Moritz Daniel Oppenheim (1800-1882) was the first and most successful Jewish artist of the nineteenth century. Born in Hanau, Germany, he rose to prominence as a portrait painter. The Sondheim collection, with its emphasis on depictions of Jewish daily life and religious ceremonies, has a number of different versions of Oppenheim's hugely influential series, Bilder aus dem altjüdischen Familienleben, or Scenes from Traditional Jewish Family Life.
The popularity of this series, first published in 1866, can be inferred from the many different publications and editions. The original form of the work was a series of twenty paintings which Oppenheim repainted in shades of grey in a technique known as 'grisaille,' in order to facilitate lithographic reproduction.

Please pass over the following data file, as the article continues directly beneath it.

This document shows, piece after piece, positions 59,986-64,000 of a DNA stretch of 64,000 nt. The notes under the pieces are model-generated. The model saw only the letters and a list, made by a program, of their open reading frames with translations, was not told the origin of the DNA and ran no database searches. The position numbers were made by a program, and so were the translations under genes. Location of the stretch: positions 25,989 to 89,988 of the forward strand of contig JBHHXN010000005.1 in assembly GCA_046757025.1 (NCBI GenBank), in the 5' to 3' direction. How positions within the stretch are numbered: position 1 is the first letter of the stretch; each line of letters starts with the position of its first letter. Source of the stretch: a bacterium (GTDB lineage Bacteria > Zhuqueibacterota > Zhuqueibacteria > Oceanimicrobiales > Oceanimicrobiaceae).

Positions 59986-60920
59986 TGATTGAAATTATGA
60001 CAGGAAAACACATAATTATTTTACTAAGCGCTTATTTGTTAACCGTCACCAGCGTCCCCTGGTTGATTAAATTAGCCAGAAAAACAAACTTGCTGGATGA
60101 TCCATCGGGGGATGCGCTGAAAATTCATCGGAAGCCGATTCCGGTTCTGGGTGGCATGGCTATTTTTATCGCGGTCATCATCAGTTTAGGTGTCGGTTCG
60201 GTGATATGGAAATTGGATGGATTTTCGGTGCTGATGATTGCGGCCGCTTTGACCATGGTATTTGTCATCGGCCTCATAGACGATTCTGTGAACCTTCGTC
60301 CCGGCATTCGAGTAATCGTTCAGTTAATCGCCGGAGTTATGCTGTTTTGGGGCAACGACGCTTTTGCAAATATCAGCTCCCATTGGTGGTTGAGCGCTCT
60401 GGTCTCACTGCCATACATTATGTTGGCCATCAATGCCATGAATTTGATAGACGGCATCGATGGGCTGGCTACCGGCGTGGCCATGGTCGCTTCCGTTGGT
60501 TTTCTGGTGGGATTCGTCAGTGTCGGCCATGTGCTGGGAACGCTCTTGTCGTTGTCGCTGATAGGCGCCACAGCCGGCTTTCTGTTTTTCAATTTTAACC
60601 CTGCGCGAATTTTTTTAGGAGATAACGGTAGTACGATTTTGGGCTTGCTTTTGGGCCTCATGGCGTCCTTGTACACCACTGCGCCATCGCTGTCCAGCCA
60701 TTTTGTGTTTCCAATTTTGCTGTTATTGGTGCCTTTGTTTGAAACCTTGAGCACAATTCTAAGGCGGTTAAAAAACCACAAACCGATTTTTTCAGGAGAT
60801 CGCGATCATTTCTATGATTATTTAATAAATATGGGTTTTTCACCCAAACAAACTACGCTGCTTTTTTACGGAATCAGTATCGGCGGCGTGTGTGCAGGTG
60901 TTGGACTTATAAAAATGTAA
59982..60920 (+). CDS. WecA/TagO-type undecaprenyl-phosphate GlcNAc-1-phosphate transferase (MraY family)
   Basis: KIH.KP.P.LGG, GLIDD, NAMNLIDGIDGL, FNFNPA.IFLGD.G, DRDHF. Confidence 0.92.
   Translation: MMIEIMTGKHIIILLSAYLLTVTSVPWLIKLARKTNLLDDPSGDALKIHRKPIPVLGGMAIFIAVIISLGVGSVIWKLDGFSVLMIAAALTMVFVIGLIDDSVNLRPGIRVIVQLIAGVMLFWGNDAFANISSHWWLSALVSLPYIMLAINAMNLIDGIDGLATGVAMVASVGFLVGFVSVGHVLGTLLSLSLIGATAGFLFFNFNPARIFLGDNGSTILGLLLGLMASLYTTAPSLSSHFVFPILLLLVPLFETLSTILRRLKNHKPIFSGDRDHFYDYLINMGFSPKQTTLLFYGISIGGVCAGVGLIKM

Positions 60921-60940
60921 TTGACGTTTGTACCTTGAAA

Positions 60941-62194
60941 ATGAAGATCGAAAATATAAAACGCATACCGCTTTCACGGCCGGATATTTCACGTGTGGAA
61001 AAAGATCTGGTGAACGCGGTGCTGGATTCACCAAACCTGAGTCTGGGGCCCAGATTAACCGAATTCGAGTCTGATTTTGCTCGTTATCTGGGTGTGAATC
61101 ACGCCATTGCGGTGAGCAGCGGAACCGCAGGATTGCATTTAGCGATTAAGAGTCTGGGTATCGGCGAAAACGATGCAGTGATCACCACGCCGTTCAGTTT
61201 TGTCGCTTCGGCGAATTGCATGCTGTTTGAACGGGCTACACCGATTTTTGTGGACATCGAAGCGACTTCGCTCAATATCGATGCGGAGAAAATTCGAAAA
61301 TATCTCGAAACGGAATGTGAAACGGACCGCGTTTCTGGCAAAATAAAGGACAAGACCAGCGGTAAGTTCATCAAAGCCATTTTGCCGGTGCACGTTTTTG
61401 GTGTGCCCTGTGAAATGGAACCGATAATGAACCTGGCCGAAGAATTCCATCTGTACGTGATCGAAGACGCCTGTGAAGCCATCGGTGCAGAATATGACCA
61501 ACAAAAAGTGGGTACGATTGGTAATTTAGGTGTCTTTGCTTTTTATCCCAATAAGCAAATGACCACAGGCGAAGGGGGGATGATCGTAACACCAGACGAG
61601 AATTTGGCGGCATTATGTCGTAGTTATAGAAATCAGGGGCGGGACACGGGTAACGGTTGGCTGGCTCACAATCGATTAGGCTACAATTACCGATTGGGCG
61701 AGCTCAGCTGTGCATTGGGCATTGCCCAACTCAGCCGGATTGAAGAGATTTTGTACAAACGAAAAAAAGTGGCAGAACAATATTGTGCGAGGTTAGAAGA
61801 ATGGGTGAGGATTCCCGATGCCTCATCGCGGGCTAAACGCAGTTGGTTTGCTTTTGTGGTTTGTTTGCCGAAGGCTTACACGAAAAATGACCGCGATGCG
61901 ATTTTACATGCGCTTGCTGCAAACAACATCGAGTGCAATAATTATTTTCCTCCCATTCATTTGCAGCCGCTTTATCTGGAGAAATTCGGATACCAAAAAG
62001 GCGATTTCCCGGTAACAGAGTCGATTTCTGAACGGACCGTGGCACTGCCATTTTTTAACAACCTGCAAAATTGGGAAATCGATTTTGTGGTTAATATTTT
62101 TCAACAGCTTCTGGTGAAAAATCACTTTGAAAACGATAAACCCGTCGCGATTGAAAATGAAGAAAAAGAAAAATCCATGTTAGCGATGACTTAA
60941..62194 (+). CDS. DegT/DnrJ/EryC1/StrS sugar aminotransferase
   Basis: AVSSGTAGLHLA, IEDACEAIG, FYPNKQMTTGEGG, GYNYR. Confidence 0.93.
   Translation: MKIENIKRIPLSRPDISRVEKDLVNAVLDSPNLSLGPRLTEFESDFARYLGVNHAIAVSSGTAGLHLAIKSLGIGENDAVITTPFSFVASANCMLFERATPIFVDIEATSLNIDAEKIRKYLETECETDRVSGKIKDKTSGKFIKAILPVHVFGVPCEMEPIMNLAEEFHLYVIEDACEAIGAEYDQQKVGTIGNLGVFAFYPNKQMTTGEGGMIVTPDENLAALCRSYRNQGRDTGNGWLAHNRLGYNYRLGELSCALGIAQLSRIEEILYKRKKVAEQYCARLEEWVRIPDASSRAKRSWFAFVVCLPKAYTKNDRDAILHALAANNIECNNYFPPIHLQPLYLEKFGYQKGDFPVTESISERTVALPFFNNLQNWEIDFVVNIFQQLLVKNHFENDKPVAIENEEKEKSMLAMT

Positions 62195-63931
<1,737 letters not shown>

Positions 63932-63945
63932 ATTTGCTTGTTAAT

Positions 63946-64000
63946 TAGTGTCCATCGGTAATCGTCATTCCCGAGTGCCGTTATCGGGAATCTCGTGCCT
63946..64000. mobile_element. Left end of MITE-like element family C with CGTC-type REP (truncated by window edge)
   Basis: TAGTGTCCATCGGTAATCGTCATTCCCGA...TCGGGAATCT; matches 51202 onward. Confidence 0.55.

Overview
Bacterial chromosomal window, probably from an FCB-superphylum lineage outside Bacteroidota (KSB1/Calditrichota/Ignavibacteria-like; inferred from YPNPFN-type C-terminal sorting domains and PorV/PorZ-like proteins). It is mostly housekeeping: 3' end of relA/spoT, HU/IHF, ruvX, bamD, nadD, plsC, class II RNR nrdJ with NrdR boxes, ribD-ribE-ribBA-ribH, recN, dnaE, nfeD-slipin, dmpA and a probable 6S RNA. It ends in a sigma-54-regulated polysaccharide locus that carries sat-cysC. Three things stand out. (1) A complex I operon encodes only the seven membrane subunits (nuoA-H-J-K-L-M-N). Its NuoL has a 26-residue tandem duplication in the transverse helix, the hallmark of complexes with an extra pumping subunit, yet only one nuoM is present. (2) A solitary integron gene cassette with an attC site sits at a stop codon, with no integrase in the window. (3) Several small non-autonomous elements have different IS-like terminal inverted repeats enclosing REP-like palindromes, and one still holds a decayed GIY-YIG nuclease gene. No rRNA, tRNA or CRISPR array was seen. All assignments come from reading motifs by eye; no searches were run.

The different versions presented in this section are from several editions -- in German and Dutch -- and French and German postcard series. Oppenheim's images reflected the vogue for sentimental scenes of domesticity current in the first half of the nineteenth century, but they continued to be reproduced through the twentieth century. Like Bernard Picart a century before, Oppenheim established a new iconography for depicting Jewish life and customs.
|1. Photograph of Moritz Oppenheim (1800-1882) at his easel, ca. 1850.|
|6.Moritz Oppenheim (1800-1882). Postcards reproducing scenes from Jewish family life.
Clockwise from middle: Das Verhőren, Bar Mizwa-Vortrag, Après le repas du Sabbath, Sabbat-Ruhe auf der Gasse, La bénédiction du Rabbin.